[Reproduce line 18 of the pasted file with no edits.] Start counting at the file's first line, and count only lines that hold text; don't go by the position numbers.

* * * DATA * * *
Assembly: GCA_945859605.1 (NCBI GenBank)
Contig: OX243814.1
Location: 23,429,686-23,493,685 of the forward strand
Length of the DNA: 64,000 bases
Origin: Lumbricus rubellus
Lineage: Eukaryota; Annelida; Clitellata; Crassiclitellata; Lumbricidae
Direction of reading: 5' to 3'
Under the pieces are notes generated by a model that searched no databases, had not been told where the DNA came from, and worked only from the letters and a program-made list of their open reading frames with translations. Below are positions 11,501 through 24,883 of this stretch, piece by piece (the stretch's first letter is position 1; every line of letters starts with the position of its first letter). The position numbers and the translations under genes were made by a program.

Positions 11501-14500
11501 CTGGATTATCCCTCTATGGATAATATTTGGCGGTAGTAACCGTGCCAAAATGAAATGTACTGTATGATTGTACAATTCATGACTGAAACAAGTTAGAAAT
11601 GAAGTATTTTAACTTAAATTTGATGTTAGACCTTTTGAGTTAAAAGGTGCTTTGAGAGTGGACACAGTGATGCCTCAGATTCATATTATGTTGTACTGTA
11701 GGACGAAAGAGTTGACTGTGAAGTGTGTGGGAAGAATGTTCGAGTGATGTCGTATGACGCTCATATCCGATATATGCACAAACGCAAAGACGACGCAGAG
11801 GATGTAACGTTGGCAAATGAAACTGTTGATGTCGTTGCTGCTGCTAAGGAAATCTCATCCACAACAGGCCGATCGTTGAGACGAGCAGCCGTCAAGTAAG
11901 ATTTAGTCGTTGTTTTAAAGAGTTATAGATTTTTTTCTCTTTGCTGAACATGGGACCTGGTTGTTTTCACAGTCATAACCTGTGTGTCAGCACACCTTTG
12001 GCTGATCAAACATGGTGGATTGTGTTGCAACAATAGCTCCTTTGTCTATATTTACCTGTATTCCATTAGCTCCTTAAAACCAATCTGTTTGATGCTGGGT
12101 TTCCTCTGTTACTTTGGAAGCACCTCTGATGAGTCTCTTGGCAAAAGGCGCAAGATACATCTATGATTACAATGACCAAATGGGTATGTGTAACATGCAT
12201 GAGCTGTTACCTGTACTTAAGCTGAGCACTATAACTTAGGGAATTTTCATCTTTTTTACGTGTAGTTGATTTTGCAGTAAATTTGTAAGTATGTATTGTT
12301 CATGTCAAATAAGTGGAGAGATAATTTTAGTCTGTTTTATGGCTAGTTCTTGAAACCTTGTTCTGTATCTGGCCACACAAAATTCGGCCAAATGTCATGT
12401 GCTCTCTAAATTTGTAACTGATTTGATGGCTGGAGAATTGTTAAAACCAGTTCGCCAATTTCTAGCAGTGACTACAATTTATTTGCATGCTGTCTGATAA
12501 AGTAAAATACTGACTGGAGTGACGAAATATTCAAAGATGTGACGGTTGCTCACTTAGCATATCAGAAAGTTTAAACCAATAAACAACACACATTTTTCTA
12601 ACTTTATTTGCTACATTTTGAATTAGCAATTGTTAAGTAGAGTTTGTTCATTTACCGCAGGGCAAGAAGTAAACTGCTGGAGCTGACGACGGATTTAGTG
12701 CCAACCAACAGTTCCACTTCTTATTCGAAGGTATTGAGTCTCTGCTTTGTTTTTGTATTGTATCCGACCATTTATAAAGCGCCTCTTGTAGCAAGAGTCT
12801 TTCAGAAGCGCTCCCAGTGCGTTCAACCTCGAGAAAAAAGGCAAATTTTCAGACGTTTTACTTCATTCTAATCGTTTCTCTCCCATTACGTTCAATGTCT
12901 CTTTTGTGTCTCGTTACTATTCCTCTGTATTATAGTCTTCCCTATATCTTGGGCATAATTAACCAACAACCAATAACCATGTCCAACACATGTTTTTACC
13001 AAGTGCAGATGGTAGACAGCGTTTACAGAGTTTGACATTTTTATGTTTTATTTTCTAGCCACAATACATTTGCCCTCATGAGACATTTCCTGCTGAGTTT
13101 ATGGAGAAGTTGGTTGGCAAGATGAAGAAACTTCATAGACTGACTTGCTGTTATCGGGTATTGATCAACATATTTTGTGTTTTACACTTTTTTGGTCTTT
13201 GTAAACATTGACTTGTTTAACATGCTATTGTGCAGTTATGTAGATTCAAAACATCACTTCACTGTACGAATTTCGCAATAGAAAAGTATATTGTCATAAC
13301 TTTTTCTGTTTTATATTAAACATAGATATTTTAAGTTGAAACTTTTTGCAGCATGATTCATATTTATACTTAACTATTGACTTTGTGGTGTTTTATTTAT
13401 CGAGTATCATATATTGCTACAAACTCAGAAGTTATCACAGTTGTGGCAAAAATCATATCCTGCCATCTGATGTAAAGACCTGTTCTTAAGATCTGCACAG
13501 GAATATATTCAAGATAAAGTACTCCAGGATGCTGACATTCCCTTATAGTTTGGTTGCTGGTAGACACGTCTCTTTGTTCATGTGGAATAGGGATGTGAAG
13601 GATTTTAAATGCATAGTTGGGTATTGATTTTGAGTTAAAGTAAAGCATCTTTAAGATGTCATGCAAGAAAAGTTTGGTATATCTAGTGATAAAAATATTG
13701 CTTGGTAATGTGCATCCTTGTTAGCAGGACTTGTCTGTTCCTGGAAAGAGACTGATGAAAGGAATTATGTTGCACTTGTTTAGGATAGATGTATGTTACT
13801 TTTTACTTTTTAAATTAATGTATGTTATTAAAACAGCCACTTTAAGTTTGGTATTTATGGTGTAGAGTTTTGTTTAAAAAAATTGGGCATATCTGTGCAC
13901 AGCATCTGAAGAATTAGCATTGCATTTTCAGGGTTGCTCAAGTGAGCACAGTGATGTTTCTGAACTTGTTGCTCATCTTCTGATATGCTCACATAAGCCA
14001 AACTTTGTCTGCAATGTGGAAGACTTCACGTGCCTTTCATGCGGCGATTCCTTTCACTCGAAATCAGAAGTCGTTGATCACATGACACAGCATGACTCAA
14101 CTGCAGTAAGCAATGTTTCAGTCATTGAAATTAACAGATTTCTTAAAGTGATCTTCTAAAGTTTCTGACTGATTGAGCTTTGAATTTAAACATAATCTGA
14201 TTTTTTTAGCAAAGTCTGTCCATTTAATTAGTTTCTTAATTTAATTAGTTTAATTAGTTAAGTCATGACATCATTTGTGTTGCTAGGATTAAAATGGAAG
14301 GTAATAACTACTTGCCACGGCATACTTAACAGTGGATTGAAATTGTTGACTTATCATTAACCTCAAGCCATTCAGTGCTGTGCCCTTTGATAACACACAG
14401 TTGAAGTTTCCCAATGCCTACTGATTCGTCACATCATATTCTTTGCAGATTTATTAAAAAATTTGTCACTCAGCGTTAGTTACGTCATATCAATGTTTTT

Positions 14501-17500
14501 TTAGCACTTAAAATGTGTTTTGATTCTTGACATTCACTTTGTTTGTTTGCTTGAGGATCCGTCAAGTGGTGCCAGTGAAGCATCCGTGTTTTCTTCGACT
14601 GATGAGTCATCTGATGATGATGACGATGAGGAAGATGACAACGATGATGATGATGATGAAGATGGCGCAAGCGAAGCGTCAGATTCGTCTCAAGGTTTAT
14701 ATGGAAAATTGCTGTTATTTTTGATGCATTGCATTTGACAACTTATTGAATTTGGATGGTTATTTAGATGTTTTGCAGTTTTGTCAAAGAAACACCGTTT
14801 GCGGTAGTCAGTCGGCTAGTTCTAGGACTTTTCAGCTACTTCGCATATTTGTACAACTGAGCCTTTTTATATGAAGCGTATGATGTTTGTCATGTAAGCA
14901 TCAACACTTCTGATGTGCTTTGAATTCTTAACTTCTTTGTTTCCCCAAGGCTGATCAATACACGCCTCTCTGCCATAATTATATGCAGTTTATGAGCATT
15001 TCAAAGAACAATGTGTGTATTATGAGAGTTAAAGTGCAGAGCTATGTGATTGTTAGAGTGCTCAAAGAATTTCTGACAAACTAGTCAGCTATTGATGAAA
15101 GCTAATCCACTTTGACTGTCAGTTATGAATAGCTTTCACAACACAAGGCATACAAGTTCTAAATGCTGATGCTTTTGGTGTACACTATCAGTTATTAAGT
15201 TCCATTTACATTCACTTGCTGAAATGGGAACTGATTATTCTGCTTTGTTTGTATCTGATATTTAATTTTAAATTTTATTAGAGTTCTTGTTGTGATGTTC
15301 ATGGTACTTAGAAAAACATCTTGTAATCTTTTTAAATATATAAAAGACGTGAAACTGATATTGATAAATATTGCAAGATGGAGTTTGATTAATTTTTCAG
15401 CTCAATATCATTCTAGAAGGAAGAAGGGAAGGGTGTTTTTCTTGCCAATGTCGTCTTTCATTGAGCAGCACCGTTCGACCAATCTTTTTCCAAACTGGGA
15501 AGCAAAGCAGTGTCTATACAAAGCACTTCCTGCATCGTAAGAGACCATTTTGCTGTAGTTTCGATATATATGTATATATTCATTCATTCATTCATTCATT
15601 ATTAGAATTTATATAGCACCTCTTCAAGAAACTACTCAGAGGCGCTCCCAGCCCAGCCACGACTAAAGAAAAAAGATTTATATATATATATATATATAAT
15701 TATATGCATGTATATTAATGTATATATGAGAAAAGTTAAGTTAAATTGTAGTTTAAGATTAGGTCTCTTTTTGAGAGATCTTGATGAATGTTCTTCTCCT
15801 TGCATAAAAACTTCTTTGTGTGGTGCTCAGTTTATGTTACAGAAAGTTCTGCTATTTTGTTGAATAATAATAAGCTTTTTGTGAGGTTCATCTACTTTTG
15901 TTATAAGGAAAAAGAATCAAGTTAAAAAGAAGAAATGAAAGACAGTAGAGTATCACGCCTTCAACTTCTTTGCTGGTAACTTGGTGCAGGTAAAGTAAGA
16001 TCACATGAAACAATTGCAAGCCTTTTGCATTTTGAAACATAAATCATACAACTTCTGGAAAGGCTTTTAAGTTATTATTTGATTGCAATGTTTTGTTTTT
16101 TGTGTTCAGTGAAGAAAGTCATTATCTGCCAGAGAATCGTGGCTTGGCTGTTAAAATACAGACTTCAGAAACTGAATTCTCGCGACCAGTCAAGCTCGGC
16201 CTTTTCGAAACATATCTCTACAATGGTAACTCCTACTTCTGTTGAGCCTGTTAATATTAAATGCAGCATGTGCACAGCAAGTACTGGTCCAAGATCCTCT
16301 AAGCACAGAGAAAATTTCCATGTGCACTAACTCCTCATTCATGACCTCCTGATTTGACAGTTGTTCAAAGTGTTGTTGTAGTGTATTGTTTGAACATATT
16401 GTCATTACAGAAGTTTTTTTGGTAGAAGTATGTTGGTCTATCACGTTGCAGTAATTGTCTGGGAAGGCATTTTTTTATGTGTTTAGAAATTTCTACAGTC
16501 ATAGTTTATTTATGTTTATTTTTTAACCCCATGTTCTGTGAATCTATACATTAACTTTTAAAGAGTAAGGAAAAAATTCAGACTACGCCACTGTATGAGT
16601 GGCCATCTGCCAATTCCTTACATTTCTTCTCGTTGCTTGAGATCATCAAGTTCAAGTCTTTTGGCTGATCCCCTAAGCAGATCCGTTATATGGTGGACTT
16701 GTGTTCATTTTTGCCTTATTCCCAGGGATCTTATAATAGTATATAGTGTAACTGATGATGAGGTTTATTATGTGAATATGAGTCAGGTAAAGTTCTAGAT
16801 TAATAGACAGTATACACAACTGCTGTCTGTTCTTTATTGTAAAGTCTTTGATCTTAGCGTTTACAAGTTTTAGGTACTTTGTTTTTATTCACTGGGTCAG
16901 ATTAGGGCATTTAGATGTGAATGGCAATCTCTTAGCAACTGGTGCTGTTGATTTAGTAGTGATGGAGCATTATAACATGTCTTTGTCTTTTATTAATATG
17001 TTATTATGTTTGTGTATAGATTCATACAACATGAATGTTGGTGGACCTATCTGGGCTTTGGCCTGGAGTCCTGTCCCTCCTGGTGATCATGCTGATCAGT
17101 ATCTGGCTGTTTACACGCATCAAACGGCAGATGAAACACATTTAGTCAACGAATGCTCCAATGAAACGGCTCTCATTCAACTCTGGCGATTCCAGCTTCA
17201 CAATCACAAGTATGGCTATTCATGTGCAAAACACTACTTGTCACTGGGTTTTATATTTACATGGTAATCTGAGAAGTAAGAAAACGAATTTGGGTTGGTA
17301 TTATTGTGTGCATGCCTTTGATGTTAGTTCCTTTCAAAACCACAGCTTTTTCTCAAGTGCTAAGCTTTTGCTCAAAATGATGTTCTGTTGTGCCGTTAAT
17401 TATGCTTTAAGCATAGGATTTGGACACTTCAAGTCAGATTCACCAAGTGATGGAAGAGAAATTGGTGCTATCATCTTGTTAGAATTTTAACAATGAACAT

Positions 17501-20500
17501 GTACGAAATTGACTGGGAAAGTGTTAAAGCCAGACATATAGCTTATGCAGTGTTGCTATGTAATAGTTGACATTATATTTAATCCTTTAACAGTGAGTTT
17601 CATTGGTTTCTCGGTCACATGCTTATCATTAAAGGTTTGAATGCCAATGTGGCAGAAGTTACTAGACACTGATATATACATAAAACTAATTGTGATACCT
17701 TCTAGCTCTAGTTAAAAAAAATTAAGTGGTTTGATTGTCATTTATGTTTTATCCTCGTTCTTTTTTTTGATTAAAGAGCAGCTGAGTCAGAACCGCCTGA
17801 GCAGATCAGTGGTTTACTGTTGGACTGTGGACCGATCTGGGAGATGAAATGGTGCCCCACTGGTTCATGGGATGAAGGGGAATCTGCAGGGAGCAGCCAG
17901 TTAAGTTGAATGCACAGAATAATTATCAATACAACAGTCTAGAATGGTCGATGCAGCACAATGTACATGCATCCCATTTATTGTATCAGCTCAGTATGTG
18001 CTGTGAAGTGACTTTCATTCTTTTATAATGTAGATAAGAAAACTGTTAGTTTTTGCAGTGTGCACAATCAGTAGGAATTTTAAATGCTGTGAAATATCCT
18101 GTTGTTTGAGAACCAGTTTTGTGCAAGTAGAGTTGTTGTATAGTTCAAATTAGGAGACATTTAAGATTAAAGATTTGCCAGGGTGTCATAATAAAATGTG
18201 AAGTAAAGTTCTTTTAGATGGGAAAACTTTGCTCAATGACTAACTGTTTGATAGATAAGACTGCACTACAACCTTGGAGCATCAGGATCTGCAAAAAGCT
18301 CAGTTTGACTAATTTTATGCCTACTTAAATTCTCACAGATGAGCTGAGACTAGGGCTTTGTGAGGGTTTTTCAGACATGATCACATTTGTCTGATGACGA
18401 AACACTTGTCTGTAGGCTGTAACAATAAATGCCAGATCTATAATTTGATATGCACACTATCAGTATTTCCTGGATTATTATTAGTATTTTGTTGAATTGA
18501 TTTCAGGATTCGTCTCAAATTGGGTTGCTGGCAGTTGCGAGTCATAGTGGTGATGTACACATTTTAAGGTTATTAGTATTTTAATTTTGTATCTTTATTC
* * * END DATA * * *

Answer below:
12301 CATGTCAAATAAGTGGAGAGATAATTTTAGTCTGTTTTATGGCTAGTTCTTGAAACCTTGTTCTGTATCTGGCCACACAAAATTCGGCCAAATGTCATGT